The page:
B.C. talk radio host Rafe Mair has won his long-running battle against Kari Simpson, as the Supreme Court of Canada brought down its ruling today.
Canada’s high court decided to set aside last year’s judgment of the Court of Appeal and restore the original trial judgment in Mair’s (and WIC Radio Ltd.) favour.
In a 1999 broadcast, Mair compared Simpson, who is an activist against teaching gay lifestyles in schools, to Hitler, the Klu KLux Klan and skinheads. Simpson argued that broadcast was defamatory and ultimately took legal action.
The trial judge dismissed the action based on the defence of fair comment. However, the Court of Appeal later reversed the trial judgment, finding that the defence of fair comment was not available because “there was no evidentiary foundation for the imputation that S[impson] would condone violence against gay people, nor had M[air] testified that he had an honest belief S[impson] would condone violence.”
It was then taken to the Supreme Court of Canada.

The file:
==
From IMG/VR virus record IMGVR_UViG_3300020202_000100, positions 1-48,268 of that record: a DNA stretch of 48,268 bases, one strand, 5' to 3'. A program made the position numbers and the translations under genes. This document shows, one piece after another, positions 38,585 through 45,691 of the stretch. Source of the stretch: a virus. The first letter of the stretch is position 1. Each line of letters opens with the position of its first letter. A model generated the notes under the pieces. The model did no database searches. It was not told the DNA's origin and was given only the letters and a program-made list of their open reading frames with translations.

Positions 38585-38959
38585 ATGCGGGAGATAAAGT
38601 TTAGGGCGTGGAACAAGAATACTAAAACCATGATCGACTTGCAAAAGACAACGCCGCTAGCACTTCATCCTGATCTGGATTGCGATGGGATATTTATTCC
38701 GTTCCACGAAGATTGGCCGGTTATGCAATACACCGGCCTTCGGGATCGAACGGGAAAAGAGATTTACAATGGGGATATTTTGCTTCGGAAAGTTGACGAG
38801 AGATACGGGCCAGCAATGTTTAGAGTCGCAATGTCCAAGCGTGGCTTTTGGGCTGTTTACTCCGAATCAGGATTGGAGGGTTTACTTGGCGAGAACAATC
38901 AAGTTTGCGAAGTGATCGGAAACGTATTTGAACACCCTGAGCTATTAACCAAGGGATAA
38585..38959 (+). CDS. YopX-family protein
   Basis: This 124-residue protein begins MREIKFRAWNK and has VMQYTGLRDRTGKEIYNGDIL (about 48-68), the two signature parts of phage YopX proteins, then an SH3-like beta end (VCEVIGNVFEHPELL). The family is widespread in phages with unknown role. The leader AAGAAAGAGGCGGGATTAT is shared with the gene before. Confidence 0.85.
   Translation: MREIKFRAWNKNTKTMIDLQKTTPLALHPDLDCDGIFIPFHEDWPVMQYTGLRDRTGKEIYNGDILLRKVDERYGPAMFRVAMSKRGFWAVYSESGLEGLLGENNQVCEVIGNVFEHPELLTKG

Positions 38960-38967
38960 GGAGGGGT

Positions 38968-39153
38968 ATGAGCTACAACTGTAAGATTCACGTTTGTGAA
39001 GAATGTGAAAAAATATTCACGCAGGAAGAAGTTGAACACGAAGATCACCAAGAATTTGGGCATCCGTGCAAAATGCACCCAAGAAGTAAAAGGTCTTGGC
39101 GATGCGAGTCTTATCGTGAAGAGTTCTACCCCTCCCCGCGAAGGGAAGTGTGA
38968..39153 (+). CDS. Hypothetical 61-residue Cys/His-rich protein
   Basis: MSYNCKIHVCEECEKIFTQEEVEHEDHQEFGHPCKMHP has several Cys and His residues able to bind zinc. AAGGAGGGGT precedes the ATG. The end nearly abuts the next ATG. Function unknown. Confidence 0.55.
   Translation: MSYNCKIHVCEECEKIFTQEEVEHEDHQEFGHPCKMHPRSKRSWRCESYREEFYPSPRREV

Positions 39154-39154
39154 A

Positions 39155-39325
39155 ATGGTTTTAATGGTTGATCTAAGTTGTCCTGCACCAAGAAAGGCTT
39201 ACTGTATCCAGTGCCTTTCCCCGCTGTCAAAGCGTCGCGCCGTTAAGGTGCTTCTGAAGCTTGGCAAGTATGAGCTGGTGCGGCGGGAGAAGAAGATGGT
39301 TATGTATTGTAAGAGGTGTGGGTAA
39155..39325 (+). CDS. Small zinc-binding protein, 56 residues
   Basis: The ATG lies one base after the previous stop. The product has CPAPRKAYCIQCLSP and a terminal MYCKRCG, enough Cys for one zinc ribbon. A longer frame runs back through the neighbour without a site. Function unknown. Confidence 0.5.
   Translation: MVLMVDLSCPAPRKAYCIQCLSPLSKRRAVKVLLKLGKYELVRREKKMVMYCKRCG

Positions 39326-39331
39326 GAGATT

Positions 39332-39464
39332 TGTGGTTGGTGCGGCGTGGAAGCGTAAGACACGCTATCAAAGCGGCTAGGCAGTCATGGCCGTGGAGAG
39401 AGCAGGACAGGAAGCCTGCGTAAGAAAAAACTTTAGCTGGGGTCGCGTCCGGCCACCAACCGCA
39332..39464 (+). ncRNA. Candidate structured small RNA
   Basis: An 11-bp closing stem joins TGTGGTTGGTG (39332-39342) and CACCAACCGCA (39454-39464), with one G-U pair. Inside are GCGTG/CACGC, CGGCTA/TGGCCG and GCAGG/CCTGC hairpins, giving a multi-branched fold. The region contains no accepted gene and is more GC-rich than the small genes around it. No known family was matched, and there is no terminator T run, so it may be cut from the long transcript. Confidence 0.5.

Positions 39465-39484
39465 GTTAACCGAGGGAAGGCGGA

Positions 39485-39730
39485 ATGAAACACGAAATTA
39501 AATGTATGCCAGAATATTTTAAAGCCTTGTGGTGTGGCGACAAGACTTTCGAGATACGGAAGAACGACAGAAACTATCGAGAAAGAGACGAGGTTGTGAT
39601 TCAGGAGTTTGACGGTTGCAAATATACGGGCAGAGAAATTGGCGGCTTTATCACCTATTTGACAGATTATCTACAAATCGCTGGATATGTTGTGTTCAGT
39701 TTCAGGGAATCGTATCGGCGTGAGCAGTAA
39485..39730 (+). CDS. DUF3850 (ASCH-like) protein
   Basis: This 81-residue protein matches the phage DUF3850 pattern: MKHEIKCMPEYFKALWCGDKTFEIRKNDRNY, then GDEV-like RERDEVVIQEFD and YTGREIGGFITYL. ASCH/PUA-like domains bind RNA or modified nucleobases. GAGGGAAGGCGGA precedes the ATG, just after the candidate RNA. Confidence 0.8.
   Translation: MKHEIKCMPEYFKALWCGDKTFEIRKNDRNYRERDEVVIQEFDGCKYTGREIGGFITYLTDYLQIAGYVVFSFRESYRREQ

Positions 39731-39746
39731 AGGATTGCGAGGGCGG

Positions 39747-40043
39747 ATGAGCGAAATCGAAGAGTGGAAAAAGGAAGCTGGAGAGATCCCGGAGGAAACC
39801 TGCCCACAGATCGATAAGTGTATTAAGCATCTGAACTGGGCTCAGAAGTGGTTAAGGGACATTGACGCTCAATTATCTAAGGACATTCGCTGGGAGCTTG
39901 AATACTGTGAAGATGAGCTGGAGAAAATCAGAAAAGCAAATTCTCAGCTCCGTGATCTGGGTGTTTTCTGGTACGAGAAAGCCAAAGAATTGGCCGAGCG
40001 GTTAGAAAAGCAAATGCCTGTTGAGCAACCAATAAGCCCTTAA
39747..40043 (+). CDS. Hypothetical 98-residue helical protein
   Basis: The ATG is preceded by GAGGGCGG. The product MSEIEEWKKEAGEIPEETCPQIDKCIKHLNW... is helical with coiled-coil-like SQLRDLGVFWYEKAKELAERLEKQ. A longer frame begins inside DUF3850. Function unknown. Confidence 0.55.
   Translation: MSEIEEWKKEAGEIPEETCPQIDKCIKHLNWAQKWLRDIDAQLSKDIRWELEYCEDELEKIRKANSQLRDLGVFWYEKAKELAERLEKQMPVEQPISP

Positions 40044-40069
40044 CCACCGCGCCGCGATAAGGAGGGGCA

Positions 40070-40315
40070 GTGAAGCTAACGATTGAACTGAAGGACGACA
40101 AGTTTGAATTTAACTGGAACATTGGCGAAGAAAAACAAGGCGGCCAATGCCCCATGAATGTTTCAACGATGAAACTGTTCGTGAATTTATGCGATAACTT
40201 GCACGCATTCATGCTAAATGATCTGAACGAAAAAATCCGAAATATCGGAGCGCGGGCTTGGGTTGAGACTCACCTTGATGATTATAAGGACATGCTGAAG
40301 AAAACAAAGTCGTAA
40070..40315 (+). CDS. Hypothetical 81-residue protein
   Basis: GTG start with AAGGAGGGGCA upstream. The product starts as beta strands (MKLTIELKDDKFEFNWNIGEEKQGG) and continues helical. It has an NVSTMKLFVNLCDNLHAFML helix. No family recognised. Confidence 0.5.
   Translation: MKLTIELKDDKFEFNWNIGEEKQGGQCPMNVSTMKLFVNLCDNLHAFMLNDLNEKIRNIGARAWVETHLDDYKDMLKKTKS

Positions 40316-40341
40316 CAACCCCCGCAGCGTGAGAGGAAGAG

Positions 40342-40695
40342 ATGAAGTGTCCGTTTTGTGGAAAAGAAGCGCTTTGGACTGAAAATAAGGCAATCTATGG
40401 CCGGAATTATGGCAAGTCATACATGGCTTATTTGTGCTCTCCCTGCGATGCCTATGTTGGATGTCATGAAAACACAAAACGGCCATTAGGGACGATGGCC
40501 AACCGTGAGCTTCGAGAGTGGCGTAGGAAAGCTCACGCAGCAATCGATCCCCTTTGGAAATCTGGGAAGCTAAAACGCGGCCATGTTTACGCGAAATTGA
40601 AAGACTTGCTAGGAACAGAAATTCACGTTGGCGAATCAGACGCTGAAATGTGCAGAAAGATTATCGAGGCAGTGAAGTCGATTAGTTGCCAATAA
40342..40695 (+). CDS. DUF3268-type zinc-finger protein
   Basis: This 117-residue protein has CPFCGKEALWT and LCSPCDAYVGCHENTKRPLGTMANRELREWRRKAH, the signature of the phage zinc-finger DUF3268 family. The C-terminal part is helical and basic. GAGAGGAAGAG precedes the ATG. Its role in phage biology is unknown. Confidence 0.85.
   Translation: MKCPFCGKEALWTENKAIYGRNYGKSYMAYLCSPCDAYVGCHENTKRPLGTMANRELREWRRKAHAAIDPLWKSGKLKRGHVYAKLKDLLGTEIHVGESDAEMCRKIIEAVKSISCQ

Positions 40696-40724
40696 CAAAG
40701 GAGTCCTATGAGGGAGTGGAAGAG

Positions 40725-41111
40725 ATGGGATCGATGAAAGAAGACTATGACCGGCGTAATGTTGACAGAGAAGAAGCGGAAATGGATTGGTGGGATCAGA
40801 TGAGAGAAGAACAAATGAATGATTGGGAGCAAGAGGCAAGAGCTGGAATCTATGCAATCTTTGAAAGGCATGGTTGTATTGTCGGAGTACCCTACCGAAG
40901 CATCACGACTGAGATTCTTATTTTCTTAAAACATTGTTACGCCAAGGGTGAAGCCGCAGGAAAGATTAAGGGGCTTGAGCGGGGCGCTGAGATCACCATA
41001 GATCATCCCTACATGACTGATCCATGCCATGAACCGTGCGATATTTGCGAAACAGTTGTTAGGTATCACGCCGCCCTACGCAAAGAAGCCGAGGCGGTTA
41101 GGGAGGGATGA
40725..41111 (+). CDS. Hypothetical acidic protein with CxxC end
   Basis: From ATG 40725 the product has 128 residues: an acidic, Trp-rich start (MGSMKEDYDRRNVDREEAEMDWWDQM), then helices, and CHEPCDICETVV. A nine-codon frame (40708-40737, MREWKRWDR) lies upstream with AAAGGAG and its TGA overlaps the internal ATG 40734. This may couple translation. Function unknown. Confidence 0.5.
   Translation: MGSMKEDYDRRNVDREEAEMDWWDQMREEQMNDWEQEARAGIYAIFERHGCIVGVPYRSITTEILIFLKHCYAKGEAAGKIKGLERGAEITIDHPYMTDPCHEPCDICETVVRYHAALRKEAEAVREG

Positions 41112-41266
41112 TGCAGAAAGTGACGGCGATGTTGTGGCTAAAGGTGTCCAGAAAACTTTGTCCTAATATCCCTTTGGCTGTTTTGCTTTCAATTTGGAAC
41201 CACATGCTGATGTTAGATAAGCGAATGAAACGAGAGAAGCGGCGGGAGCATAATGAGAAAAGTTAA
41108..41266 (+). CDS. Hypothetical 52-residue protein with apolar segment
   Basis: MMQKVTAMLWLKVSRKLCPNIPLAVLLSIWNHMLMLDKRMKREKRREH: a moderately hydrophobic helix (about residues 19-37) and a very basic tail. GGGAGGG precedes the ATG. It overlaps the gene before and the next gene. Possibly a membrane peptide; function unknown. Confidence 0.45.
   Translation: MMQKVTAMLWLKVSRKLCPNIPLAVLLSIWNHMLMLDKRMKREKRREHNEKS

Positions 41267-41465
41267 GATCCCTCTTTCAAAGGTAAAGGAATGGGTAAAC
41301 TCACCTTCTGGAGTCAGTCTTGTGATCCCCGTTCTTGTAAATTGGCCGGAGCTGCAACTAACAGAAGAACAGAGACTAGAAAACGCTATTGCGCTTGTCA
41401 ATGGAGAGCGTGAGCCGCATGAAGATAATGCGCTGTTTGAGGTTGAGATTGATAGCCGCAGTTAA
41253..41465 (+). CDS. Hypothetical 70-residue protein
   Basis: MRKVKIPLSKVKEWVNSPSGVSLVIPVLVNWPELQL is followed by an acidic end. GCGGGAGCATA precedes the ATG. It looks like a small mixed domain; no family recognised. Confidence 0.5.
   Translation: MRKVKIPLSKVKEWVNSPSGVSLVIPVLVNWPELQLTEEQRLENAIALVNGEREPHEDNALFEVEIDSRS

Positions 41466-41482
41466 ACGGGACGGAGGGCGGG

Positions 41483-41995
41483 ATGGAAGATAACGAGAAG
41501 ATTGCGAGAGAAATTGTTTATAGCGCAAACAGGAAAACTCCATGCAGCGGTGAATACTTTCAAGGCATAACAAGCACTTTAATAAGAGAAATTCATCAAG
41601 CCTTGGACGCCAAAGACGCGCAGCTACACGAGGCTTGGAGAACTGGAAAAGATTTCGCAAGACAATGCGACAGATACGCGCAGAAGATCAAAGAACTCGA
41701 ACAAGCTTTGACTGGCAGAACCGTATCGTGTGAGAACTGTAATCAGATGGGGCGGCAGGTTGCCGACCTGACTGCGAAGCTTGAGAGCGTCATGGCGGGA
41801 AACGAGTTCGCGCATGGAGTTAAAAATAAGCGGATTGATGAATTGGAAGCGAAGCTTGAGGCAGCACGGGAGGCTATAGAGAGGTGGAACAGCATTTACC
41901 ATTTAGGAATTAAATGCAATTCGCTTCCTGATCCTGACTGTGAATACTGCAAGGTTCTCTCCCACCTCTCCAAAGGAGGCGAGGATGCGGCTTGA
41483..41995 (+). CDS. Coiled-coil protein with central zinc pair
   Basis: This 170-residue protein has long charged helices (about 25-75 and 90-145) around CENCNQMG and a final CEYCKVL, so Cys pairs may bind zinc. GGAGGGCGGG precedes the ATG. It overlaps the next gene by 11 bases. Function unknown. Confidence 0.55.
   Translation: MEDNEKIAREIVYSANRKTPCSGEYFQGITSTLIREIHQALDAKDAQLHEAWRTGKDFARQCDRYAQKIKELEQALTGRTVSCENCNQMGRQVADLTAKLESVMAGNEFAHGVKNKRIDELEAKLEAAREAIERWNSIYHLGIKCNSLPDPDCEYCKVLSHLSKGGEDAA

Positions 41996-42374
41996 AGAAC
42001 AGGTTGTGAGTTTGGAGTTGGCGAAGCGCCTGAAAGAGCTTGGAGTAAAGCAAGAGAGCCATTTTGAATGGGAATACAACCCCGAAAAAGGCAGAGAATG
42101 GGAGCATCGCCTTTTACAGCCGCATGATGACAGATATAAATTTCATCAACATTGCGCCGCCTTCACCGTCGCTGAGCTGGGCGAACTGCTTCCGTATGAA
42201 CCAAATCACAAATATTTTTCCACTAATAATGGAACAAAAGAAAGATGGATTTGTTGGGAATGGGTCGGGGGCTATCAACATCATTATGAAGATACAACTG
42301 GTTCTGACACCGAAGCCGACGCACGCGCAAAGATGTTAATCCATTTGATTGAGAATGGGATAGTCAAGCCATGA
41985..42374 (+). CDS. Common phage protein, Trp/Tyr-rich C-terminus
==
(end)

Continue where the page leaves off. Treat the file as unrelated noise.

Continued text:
Today’s ruling reads, in part:
The trial judgment dismissing the action should be restored. M[air]’s expression of opinion, however exaggerated, was protected by the law. M[air]’s editorial was defamatory, but the trial judge was correct to allow the defence of fair comment.
“We may not always agree with each other,” said the Association of Electronic Journalists, RTNDA Canada, president Cal
Johnstone, in a statement after the ruling. “But talk radio has a well established role in generating public debate on controversial issues. To restrict that debate would have had far-reaching implications for our democratic society.”
The full text of the court’s judgement can be read here (also includes the text of Mair’s original radio editorial).